Development and 'state building' in South Sudan
Delivered in Plenary - 10 December 2013
I welcome the De Keyser report on development and state-building in South Sudan. This is a very new country in which I have taken quite a considerable interest and whose birth as a state has not been without problems, which is perhaps to be expected given the long and brutal civil war which preceded its birth.
In addition to the pervasive poverty witnessed in so much of the region, South Sudan has huge challenges in terms of governance, corruption, poor infrastructure and poor services, and in particular the issue of women’s and girls’ rights. These problems must be tackled on a regional basis. Certainly, insofar as the international community attempts to help, we must coordinate our strategies for the Horn of Africa and the Sahel regions of Africa, on both of which I have written reports for this Parliament this year. I also drafted the opinion of the Committee on Foreign Affairs on South Sudan.
I repeat my call on the South Sudanese Government to respect the rule of law and to devote its efforts to strengthening democratic institutions, tackling widespread corruption and, of course, improving relations with its neighbour to the north, Sudan. For this reason, I called for the full implementation of the Comprehensive Peace Agreement (CPA), and for the two sides to come together in a spirit of partnership and reconciliation to address in particular the issues of debt-sharing and oil revenues, given that production of oil generates the vast majority of the national budget and disputes over ownership and pipelines could yet lead to fresh conflict between the two countries, potentially exacerbated by the apparently ethnic and religious-based clashes that are driving (mainly Christian) refugees into the south.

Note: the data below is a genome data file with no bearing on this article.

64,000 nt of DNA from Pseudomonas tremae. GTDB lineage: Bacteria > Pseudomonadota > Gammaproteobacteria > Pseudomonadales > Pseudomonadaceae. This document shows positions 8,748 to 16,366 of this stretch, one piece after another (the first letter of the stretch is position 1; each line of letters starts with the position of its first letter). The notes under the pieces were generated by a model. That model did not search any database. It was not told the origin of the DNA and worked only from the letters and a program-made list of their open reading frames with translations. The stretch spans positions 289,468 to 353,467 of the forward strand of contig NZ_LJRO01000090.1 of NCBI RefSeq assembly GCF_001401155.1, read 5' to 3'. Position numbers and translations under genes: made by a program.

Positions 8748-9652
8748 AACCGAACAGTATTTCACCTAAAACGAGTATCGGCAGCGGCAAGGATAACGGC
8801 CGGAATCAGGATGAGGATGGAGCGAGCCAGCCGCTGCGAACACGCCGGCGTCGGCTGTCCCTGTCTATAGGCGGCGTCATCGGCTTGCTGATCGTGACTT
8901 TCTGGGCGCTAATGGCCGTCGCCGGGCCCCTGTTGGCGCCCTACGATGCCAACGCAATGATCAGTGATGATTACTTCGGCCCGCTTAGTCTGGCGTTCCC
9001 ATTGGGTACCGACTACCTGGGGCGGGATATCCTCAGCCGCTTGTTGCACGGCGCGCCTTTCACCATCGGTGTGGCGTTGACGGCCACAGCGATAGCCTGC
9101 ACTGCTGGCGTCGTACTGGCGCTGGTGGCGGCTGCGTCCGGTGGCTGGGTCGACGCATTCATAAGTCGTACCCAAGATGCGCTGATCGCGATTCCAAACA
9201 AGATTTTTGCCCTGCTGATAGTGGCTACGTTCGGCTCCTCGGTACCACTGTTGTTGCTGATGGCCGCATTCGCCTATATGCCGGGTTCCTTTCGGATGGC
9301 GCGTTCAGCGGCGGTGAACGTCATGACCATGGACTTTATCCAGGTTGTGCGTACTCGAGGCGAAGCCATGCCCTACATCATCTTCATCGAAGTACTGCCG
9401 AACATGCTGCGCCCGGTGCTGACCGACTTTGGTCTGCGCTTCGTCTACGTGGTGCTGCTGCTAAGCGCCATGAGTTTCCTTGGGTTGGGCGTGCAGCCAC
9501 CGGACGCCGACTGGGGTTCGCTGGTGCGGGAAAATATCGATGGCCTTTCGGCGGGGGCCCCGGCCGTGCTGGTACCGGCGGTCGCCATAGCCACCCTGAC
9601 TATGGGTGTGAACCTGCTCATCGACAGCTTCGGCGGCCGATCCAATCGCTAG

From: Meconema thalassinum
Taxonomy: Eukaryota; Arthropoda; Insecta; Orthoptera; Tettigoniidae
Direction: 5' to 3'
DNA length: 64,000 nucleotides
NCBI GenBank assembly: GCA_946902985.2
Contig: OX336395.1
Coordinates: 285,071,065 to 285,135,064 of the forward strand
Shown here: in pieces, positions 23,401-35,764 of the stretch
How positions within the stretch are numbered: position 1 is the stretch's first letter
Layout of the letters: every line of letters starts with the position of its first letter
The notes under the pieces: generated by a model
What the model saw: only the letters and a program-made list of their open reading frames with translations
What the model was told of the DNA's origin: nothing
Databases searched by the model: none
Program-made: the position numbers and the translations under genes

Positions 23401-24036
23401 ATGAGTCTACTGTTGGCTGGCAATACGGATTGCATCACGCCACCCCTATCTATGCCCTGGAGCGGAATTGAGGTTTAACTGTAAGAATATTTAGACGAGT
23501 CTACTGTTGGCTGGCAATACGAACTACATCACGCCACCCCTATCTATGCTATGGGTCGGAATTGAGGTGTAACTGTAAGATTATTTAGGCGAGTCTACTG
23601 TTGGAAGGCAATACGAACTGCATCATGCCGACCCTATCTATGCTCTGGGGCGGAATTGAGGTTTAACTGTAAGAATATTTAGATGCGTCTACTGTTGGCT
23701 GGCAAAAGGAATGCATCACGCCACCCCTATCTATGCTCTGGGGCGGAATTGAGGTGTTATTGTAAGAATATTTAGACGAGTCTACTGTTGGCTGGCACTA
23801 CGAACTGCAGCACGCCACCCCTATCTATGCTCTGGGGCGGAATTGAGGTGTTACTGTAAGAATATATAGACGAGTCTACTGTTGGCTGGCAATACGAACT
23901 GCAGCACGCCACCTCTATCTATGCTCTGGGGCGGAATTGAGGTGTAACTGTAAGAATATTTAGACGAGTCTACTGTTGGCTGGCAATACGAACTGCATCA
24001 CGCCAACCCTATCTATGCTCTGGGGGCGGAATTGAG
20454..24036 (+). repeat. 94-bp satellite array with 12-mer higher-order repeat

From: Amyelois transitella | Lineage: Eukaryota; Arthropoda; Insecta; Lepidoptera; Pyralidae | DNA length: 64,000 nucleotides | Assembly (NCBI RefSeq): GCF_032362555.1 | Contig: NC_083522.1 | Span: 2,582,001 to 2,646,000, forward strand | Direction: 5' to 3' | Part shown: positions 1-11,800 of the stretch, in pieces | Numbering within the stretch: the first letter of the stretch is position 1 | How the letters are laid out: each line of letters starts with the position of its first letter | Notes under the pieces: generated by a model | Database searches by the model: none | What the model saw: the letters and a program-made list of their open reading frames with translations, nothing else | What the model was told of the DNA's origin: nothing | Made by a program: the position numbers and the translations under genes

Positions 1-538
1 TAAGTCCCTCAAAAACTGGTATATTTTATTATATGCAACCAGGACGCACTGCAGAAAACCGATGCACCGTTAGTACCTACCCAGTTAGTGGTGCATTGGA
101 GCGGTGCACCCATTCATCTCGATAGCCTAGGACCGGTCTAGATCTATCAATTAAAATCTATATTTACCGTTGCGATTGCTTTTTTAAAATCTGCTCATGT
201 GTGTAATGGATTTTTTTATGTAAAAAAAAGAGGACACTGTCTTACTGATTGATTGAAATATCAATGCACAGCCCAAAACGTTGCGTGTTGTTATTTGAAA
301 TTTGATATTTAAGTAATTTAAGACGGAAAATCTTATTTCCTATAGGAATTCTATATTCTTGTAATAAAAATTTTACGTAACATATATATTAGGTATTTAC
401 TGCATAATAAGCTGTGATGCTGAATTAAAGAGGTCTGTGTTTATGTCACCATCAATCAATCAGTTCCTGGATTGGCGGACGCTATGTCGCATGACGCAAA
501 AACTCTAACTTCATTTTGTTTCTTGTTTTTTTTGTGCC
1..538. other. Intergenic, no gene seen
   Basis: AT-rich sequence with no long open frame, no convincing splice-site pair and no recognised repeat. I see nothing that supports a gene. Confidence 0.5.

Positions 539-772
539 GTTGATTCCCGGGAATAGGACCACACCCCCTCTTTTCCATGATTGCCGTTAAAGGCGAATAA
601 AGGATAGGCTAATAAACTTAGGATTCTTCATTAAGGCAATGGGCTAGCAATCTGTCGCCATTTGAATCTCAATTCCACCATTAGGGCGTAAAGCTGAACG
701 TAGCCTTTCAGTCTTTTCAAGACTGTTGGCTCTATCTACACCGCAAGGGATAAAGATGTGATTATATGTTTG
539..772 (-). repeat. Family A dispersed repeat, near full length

We must do all that we can to nurture the enthusiasm in this new country and deploy all the EU’s resources and instruments available to help integrate it into a global community of free, democratic and prosperous states.